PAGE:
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You are here: MacNN Forums > Hardware - Troubleshooting and Discussion > Mac Notebooks > Macbook hack and Airport updates.

Macbook hack and Airport updates.
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Join Date: Apr 2000
Location: Gothenburg, Sweden
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Sep 21, 2006, 05:17 PM
The Macnn frontpage has a note about Apple updating the Airport drivers to fix a buffer overflow situation. Could it be that the Macbook hack was true after all?

And also: Isn't Apple using the NX bit? WTF?
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Join Date: Oct 2005
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Sep 21, 2006, 07:35 PM
Originally Posted by P
Could it be that the Macbook hack was true after all?
It seems like the answer is yes:

Impact: Attackers on the wireless network may cause system crashes, privilege elevation, or arbitrary code execution

Description: A heap buffer overflow exists in the AirPort wireless driver's handling of scan cache updates. An attacker in local proximity may be able to trigger the overflow by injecting a maliciously-crafted frame into the wireless network. This could lead to a system crash, privilege elevation, or arbitrary code execution with system privileges. This issue affects Intel-based Mac mini, MacBook, and MacBook Pro computers equipped with wireless. Power Mac, PowerBook, iMac, Mac Pro, Xserve, and PowerPC-based Mac mini computers are not affected. This update addresses the issue by performing additional validation of wireless frames.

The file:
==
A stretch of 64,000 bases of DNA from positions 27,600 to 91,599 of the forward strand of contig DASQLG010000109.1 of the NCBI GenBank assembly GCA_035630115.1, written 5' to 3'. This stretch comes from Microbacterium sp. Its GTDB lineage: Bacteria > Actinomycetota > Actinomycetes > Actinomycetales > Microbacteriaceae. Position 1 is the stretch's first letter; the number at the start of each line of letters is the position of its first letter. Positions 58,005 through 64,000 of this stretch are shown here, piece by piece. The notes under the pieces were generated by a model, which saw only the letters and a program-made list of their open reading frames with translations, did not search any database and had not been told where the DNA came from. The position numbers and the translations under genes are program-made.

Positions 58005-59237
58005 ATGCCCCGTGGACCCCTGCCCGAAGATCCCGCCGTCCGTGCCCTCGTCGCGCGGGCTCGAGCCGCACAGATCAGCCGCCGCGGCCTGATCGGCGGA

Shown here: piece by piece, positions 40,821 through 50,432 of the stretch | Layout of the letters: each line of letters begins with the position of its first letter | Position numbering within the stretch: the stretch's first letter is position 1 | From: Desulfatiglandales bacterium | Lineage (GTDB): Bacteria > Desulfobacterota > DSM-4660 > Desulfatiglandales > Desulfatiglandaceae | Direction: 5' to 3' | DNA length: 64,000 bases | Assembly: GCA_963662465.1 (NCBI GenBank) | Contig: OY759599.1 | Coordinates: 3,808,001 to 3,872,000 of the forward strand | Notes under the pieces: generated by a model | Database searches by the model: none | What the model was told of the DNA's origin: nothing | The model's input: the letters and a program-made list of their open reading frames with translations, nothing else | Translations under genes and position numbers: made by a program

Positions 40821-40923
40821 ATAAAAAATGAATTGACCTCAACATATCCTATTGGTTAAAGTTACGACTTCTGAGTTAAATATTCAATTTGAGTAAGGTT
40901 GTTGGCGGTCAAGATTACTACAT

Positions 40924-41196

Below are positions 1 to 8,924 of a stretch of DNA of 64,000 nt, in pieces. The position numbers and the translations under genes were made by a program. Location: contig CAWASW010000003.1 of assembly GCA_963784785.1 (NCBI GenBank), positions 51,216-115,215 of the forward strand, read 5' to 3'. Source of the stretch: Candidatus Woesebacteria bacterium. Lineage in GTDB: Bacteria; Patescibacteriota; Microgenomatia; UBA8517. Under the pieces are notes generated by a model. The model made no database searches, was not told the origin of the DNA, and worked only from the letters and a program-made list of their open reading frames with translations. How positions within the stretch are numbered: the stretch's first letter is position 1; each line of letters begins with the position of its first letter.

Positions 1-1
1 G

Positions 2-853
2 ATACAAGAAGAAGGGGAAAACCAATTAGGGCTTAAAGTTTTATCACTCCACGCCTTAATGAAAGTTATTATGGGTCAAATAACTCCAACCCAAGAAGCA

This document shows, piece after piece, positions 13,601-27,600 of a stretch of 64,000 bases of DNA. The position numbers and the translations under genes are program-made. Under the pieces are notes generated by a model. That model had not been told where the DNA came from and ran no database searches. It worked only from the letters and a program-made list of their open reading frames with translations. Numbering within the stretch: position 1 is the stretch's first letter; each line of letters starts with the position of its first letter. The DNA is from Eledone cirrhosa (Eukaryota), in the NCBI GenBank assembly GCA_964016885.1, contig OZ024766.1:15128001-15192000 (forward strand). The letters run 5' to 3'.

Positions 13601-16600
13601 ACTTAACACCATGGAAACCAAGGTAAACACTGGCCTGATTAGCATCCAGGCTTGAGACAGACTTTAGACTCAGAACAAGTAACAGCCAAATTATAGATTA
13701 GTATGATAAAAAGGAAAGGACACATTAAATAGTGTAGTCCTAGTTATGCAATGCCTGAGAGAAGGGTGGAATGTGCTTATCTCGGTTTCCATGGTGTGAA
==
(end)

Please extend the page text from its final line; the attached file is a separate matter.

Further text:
There is no known exploit for this issue.

Is Apple burying their head in the sand?
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Sep 21, 2006, 07:40 PM
I KNEW IT . . . i knew it had to be a wireless issue . . . damn apple and their pride!
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Sep 21, 2006, 08:08 PM
Wasn't this thing more a WiFi problem than Apple? Like all laptops that used that WiFi chipset were open to the attack. It's just that it was proved using a MacBook.
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Sep 21, 2006, 08:57 PM
I've updated the article:

"Apple said the issues found were the result of an internal audit of the software drivers and that no known exploits exist for the issues addressed in this update.

The internal audit came as a result of claims by a senior researcher at SecureWorks that said he had revealed a vulnerability in Apple’s MacBook wireless software driver that would allow him to take control of the machine. SecureWorks later clarified its position and said it had used a third-party driver and not Apple’s driver.

Apple has maintained that SecureWorks has provided no proof that Mac drivers are vulnerable in any way.

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